In 1955, RCA unveiled its Electronic Music Synthesizer, and a new era in the history of music began.
Developed at RCA’s David Sarnoff Research Center (near Princeton, NJ), it was the brainchild of Harry Olson (standing), and Herbert Belar. Olson was also the designer of a number of RCA’s microphones.
This huge and unwieldy system was controlled by a punched paper roll, similar to a player piano roll. A keyboard was used to punch the roll (Olson has his finger on it). Each note had to be individually described by a number of parameters (frequency, volume, envelope, etc.) The output was fed to disk recording machines, which stored the results on lacquer-coated disks. One of these can be seen at the left in the above photo.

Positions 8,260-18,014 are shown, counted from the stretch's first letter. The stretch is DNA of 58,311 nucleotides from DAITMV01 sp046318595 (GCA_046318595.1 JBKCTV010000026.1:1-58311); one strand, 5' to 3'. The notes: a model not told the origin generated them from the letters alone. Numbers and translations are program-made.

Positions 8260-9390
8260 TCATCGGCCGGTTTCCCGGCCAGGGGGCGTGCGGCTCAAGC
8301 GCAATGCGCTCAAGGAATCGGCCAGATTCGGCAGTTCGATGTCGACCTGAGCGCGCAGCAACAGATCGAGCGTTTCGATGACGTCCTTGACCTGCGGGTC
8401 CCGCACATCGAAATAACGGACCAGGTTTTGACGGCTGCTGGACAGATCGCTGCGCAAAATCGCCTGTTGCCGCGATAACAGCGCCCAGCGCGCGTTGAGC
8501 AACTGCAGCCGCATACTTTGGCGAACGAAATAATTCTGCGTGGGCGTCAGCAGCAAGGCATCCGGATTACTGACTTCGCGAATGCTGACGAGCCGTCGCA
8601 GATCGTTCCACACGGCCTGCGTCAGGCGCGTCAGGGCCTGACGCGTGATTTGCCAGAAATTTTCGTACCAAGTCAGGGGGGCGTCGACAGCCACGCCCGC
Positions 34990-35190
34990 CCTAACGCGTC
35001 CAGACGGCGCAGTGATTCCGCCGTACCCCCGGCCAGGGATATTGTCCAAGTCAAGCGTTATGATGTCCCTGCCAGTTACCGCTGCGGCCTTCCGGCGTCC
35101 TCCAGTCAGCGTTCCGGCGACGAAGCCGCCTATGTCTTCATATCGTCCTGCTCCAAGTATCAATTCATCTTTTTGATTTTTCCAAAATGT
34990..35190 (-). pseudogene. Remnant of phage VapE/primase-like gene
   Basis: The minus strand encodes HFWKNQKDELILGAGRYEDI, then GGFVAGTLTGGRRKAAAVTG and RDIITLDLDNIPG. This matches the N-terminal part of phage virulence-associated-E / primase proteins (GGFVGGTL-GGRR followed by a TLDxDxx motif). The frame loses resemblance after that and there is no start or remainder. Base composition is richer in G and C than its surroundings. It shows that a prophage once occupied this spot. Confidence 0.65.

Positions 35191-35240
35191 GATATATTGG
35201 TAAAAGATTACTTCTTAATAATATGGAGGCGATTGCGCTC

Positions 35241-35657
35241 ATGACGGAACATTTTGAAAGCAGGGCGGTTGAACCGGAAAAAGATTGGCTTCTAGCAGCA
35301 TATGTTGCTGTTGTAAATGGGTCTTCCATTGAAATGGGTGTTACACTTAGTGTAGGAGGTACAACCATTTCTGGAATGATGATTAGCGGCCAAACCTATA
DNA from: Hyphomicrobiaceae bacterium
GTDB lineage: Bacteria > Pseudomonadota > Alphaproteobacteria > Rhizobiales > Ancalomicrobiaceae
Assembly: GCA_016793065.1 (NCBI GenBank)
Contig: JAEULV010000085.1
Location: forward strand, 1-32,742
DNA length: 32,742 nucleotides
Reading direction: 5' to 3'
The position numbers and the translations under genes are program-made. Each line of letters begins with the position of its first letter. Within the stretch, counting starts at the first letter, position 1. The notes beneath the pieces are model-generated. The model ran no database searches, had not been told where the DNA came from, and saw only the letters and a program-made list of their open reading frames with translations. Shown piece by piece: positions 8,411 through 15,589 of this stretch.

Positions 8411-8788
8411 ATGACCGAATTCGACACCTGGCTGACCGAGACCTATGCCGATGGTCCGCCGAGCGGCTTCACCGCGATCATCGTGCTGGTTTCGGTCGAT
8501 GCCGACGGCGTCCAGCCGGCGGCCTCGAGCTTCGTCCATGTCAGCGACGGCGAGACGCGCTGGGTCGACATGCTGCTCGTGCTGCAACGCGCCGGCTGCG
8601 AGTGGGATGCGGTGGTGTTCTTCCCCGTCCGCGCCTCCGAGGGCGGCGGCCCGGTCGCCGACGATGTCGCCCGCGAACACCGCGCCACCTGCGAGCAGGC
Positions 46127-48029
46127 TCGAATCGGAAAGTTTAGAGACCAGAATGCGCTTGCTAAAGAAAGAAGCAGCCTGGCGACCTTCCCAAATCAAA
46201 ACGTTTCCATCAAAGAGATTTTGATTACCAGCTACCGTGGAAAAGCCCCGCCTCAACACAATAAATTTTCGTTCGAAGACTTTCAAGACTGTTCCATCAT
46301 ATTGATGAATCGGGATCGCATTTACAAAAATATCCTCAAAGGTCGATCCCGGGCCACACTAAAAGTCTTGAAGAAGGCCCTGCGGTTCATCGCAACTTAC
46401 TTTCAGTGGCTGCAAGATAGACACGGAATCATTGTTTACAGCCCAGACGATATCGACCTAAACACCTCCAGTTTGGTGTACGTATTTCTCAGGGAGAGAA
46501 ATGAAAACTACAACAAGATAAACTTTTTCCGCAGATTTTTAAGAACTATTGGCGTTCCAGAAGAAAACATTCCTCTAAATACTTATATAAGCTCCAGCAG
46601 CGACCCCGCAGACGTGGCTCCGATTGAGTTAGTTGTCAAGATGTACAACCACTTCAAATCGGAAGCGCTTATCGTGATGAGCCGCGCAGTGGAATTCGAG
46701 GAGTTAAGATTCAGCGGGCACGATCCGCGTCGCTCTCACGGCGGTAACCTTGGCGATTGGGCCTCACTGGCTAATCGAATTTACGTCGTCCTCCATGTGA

Programming this machine must have been a laborious and time consuming process, but it caught the attention of electronic music pioneers such as Milton Babbit. A more advanced version of this system became the basis of the Columbia-Princeton Electronic Music Center in 1957, located at Princeton University.